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dc.contributor.authorTaiwo, P. A.-
dc.contributor.authorAjayi, J.O.-
dc.identifier.otherThe Nigerian Journal of Sociology and Anthropology 11, 2012. Pp. 118 - 131-
dc.description.abstractThe employment of housemaids to reduce domestic and official work pressure is prevalent among career women in Nigeria, with implications for child socialization and domestic security. Employing the role strain theory, this study examined the coping strategies adopted by married female bankers as a way of understanding the context of work and family pressure. The data comprised 30 in-depth interviews and six Focus Group Discussions. The results indicate that the employment of housemaid was considered risky but necessary; respondents revealed that recruiting housemaid was a means of reducing pressure from role conflict arising from domestic and official work. The security and socialization of children were reported to be jeopardized as housemaids were inferior substitutes for maternal care and home-keeping. Also common among housemaids were desertion, stealing and sexual liaison with husbands. Among other recommendations, banks should device measures to enable married female staff to take adequate care of their children in close proximity to the workplaceen_US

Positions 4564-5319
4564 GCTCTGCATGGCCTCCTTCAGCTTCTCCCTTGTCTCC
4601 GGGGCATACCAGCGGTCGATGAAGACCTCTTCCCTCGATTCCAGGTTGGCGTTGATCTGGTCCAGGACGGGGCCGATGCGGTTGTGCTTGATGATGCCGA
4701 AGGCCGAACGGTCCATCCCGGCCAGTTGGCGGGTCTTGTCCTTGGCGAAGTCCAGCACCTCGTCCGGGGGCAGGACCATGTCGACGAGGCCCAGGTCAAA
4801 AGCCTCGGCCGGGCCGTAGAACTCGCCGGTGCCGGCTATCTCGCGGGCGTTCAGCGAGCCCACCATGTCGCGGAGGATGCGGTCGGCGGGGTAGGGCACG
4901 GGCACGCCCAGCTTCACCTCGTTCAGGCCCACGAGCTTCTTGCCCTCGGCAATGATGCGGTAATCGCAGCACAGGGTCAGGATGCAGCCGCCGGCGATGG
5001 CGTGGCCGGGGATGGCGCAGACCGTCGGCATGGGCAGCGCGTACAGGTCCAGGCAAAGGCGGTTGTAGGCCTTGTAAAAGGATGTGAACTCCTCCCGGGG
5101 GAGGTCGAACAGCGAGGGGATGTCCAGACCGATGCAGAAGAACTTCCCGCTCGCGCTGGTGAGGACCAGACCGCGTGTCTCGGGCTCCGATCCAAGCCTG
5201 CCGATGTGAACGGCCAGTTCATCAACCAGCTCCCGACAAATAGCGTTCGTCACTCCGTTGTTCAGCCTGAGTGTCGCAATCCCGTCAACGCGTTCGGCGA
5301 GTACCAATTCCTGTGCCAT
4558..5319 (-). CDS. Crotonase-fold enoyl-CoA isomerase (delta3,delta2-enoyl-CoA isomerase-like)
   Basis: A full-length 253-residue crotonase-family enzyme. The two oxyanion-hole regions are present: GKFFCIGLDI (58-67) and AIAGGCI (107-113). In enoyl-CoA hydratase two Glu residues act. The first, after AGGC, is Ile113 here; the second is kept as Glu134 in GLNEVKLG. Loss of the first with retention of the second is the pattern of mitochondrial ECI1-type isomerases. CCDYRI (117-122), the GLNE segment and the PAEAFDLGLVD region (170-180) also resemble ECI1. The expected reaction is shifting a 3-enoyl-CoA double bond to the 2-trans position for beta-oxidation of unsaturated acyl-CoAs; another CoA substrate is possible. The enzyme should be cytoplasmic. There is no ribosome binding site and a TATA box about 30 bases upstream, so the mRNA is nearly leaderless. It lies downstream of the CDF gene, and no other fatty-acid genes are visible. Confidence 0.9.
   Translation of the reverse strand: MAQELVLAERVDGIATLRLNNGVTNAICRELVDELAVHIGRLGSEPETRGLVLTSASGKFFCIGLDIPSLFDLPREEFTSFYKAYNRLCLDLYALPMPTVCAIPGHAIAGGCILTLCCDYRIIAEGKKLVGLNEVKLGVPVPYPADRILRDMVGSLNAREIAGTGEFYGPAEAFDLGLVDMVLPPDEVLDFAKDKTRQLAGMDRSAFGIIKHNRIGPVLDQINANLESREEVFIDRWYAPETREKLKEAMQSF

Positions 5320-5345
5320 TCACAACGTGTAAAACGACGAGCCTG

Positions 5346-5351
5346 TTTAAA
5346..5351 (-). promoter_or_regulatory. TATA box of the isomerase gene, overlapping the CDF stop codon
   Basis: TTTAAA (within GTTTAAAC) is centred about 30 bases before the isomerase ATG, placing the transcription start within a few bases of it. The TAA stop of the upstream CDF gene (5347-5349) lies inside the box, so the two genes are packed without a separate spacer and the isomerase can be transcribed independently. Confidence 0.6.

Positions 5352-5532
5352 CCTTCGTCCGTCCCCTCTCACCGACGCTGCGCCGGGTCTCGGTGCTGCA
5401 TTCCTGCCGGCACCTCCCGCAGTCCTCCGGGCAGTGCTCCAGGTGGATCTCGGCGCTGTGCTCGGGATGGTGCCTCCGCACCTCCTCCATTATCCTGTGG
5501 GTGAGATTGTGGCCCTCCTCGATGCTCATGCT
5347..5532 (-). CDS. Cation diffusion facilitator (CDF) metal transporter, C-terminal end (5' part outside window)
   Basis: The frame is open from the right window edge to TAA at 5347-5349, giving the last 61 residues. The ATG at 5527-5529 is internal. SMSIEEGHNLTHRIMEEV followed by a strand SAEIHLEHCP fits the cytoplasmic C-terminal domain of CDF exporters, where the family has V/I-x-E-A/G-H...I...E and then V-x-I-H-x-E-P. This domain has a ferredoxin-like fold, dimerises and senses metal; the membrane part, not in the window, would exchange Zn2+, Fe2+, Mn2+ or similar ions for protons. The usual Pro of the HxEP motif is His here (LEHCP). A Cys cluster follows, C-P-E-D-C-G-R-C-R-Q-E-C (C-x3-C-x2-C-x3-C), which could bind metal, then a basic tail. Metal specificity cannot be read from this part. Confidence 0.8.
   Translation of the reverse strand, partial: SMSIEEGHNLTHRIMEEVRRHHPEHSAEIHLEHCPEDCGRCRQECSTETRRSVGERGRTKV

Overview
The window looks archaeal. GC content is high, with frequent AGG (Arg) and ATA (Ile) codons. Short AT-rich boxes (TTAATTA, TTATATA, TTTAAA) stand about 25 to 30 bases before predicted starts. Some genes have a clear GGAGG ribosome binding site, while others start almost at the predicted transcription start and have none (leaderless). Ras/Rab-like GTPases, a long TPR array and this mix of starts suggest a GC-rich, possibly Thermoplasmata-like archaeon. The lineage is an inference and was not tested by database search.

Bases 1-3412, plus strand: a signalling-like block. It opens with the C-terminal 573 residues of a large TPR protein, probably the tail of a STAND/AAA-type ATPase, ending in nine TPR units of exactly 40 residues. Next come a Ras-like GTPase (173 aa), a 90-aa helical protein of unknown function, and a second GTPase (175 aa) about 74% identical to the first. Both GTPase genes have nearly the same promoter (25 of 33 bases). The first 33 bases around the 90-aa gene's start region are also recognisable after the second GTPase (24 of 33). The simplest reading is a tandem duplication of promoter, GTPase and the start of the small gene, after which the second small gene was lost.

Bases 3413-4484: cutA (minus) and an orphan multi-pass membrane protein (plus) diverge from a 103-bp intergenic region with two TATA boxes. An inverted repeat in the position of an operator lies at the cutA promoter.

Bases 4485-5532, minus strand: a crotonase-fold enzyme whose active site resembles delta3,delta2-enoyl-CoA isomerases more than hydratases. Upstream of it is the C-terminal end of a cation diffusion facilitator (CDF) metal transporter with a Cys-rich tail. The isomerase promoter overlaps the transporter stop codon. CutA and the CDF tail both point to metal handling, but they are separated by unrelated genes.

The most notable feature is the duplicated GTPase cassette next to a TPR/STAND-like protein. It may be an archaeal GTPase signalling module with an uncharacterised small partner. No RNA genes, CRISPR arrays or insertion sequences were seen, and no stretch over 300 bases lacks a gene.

dc.subjectCareer womenen_US
dc.subjectChild socializationen_US
dc.subjectDomestic securityen_US
dc.subjectWork pressureen_US
dc.titleWork pressure and employment of housemaids among female banken_US
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